SciELO - Scientific Electronic Library Online

 
vol.85 suppl.1Case report: multidisciplinary management in case of 31 weeks pregnant woman and COVID 19 infection with severe disease presentation.Interruption of pregnancy in times of COVID-19, Carlos Van Buren Hospital, Valparaiso: about 6 clinical cases author indexsubject indexarticles search
Home Pagealphabetic serial listing  

Services on Demand

Journal

Article

Indicators

Related links

  • On index processCited by Google
  • Have no similar articlesSimilars in SciELO
  • On index processSimilars in Google

Share


Revista chilena de obstetricia y ginecología

Print version ISSN 0048-766XOn-line version ISSN 0717-7526

Abstract

SABAT V, Scherezade et al. Elevated liver enzimes induced by COVID-19 in pregnancy. Rev. chil. obstet. ginecol. [online]. 2020, vol.85, suppl.1, pp.S101-S105. ISSN 0048-766X.  http://dx.doi.org/10.4067/S0717-75262020000700014.

Introduction:

Approximately 3-5% of women present alterations of hepatic enzymes during pregnancy. Under the new circumstances that the world is facing with the SARS-COV2 pandemic, a new etiology for hepatic enzyme alterations has risen. The severe acute respiratory syndrome that the novel coronavirus causes is responsible for hepatic enzyme alterations in 2 to 11% of the sick population that did not have a previous underlying hepatic condition. Furthermore, hepatic enzyme alterations in pregnant women infected with SARS-COV2 presents in up to 30% of the cases. An infrequent presentation of SARS-COV2 is presented as our clinical case.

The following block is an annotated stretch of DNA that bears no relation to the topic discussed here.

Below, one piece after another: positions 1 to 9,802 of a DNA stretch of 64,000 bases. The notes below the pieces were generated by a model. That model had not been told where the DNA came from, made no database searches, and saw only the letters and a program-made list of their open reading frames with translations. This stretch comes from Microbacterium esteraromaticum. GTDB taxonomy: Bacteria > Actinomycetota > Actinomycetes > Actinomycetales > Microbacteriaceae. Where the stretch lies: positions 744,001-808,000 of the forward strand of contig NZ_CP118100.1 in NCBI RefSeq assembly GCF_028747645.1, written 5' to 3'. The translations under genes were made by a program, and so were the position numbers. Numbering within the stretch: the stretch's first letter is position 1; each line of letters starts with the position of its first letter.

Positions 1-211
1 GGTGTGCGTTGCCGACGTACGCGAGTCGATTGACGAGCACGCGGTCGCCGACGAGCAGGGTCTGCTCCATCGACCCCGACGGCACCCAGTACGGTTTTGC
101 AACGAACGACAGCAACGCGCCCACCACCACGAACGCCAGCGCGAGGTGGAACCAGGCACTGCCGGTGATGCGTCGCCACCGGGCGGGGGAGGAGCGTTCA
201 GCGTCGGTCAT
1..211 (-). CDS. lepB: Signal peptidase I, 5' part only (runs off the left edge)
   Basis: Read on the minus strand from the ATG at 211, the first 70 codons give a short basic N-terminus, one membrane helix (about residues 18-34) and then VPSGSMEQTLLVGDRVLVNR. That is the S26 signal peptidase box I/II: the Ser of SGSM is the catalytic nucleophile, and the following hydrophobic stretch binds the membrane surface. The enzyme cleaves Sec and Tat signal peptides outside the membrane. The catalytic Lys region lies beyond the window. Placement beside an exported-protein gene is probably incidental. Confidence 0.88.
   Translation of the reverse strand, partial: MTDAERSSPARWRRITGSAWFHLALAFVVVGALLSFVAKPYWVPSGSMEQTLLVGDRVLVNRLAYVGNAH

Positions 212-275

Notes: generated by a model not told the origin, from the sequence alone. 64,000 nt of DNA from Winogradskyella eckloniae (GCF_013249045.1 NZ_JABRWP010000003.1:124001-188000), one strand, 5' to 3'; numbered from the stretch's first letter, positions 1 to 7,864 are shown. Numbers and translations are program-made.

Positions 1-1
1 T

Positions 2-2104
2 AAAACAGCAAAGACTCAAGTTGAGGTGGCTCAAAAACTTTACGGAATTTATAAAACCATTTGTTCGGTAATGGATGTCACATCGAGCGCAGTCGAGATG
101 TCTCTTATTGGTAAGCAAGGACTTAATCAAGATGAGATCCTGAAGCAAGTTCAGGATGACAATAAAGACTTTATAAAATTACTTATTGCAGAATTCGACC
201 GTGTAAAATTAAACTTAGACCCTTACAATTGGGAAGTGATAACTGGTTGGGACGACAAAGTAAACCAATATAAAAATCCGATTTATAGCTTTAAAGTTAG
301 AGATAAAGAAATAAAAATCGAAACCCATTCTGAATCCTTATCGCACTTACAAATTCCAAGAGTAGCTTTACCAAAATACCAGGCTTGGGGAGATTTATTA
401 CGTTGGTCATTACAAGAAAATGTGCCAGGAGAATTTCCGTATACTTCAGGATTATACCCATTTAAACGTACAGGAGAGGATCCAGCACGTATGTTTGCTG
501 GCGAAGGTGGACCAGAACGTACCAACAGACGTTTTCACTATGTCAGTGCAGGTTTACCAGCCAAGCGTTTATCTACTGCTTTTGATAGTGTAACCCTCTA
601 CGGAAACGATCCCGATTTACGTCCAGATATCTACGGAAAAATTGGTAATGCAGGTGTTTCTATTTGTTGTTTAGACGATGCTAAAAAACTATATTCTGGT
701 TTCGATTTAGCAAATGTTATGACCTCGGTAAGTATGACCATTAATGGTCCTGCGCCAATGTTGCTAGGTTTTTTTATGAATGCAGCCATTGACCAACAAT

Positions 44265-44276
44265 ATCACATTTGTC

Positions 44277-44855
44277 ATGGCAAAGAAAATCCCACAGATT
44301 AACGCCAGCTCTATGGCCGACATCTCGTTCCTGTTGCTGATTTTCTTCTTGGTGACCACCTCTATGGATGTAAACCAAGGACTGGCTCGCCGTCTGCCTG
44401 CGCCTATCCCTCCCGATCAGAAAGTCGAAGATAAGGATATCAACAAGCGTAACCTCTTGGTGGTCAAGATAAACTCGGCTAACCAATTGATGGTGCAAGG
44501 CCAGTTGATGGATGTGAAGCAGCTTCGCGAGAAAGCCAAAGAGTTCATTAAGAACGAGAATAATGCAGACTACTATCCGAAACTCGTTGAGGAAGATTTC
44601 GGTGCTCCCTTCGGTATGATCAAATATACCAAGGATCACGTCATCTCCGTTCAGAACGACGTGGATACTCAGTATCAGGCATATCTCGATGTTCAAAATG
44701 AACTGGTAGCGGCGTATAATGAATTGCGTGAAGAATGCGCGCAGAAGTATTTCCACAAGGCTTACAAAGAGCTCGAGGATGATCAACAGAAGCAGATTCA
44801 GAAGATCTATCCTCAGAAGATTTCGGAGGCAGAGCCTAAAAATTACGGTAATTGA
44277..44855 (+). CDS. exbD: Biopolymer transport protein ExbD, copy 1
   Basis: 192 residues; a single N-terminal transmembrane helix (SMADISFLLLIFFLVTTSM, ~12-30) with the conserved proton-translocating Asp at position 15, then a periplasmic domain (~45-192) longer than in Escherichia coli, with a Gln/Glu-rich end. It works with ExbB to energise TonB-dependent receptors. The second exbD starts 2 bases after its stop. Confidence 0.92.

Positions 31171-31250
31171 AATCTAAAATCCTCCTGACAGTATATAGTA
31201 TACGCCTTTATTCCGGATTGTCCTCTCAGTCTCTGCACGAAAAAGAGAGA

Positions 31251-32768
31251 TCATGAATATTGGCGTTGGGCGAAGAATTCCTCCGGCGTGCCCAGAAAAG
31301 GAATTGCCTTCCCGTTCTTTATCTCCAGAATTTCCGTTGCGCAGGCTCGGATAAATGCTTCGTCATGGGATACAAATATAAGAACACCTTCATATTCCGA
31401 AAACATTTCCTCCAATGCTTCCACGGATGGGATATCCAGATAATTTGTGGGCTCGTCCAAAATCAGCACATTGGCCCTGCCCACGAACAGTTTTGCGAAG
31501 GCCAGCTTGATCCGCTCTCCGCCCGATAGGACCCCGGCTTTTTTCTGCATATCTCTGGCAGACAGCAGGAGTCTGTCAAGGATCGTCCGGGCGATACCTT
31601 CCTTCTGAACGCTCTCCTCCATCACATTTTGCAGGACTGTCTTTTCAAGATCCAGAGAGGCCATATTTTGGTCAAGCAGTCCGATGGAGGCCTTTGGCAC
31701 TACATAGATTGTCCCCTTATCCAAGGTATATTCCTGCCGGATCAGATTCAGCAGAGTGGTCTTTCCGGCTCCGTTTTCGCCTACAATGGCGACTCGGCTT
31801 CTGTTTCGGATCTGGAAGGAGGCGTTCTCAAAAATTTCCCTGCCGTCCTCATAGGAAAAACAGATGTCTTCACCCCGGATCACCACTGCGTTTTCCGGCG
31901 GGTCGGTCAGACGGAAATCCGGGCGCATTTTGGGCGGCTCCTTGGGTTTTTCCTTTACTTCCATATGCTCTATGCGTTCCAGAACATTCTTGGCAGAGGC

Clinical Case:

A 36-year-old patient with a 20+6 week pregnancy presents abdominal pain, jaundice and choluria. General blood workup shows elevated transaminases. The abdominal ultrasound revealed a thin bile duct. Acute and chronic hepatitis etiologies were discarded. Finally, a PCR of COVID-19 was solicited, which turned out to be positive.

Conclusion:

After an exhaustive study to determine the etiology of the elevated transaminases, the hepatic alterations were attributed to SARS-COV2 infection. A conservative management was adopted, with outpatient follow-up with liver testing every two weeks. The patient progresses with a stable steady decline in hepatic enzyme levels, and one-month post hospital discharge, her transaminases had reached normal values. Based on this clinical case, after ruling out frequent etiologies for elevated transaminases during pregnancy, it seems reasonable to request a PCR for COVID-19, since it could be a rare presentation of SARS-CoV-2.

Keywords : Pregnancy; SARS-CoV-2; elevated liver enzymes; liver disease.

        · abstract in Spanish     · text in Spanish     · Spanish ( pdf )